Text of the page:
Similarly, I was glad when Mr. Modi was persuaded to change his mind, based on new facts and information, about the Aadhar program. While in the opposition, he had staunchly opposed and relentlessly targeted the program, dubbing it a fraud schemeFurther, I supported the implementation of the single national goods and service tax (GST). It replaced an archaic and cumbersome matrix of central, state and local tax regimes that included excise duty, service and customs duty, surcharges, state-level value-added tax and Octroi. No question the rollout was messy and painful, but it was necessary first step to make India more competitive and investment-friendly, and could be improved and finessed over time.

I was even willing to cut Mr. Modi some slack when he suddenly announced on live TV in 2016, that his government was getting rid of all 500 and 1000-rupee notes, to combat black money and help digitise the Indian economy, even though I did not understand his logic. We now know that Raghuram Rajan, Governor of the Reserve Bank at the time, strongly advised the Prime Minister against doing this. He explained to Mr. Modi that with India being one of the largest cash-driven economies in the world, the short-term economic costs would be catastrophic, even if there were minor long-term gains. 

The Prime Minister did not heed the advice of his top banker, a former Chief economist of the IMF and the man who predicted the 2008 global financial crisis. Mr. Modi’s demonetization decision was an unmitigated disaster with the Indian economy slumping to its lowest growth since 2014 with the move shaving 1.5% - 2% of GDP. We also know now, with more than 90% of the total cash in circulation returning to the banking system, that the primary goal of flushing out black money also failed.

For me the first turning point came when Mr. Rajan resigned in June 2016. His decision came after months of public criticism by senior BJP stalwarts and Hindu nationalists, and the government's silence made it clear that he did not have the support of the Finance Minister or the Prime Minister. Less than a year later another eminent economist, former Chief Economist of the Asian Development Bank, Arvind Panagariya, also quit. Mr. Panagariya, a professor at Columbia University, had been appointed by Mr. Modi to lead NITI Ayog, which was a revamp of the Nehru-created soviet-style government economic planning commission.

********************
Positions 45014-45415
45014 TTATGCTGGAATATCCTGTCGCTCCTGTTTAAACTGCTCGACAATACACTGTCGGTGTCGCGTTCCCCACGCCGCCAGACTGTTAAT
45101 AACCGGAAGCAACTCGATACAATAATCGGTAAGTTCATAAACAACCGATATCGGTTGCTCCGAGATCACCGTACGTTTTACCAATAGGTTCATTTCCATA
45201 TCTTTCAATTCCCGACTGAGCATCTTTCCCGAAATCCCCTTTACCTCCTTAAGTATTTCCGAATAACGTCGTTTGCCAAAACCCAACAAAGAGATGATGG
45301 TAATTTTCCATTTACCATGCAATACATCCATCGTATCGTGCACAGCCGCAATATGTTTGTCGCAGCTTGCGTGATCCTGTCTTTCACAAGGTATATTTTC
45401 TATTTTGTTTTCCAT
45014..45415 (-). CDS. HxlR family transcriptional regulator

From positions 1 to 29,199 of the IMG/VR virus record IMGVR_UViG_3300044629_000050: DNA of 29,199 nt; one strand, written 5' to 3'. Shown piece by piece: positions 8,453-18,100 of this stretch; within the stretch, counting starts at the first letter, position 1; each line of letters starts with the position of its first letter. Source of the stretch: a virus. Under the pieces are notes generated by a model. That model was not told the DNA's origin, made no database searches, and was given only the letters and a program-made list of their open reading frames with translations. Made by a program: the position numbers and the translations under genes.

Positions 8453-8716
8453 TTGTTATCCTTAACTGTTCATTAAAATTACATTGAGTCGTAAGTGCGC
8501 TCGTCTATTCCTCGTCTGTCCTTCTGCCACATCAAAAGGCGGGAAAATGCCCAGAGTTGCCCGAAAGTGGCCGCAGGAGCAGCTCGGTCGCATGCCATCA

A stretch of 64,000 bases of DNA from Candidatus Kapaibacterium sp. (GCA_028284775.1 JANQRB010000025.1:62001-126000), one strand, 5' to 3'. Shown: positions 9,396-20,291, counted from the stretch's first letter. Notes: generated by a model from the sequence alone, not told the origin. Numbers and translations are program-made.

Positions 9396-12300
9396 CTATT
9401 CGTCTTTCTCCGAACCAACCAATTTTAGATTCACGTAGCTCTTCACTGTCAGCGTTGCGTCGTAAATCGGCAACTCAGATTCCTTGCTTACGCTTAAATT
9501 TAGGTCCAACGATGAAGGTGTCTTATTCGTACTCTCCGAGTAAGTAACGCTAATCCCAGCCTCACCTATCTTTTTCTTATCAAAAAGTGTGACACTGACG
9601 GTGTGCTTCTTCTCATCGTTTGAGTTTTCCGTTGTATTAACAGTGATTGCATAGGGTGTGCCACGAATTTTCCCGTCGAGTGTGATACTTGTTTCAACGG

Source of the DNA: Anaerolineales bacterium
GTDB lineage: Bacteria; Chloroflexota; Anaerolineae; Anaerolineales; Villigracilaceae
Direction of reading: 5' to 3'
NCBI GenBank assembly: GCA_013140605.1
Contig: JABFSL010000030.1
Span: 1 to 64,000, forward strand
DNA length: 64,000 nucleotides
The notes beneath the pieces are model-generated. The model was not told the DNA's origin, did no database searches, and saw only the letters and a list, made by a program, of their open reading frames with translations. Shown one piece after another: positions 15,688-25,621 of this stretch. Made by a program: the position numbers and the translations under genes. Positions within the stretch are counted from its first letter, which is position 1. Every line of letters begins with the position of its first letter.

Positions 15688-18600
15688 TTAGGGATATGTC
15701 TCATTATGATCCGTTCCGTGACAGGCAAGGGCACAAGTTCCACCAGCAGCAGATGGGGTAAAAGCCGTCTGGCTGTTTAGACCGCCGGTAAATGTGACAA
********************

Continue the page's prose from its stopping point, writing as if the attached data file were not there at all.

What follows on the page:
It was starting to become clear to me that despite Mr. Modi’s 56 inch chest, he clearly lacked the courage to surround himself with depth and diversity of thinking to help him guide India’s governing and economic policies. Nor it seems was he willing to listen to the advice of some of the most accomplished economists. Perhaps Mr. Modi did not understand that, unlike his political cronies and sycophants like Amit Shah, men of integrity and intellect will never acquiesce to being a rubber stamp for the whims of a politician.

The other thing that became abundantly clear is that Mr. Modi had a great penchant for self-advertisement and a savvy for garnering PR to launch grand schemes like Make-in-IndiaDigital India and Smart Cities. However, after the initial fanfare there was little to no follow-through with policy support or investment needed to deliver on these promises. Undeterred by these failures and the lack of results, his government has spent “a whopping Rs. 4,343.26 crore of tax payer money on advertisements and publicity” touting Mr. Modi’s so-called achievements.

After five years in office even the economy, the reason many people reluctantly voted for him, has not shown signs of growing at the pace required to keep track with India’s development needs. It is true that under Mr. Modi the Indian economy has averaged a faster GDP growth rate than under Manmohan Singh’s government, 7.3 percent versus 6.7 percent, respectively. However, these figures were published after Mr. Modi’s government controversially changed the way that GDP was being calculated.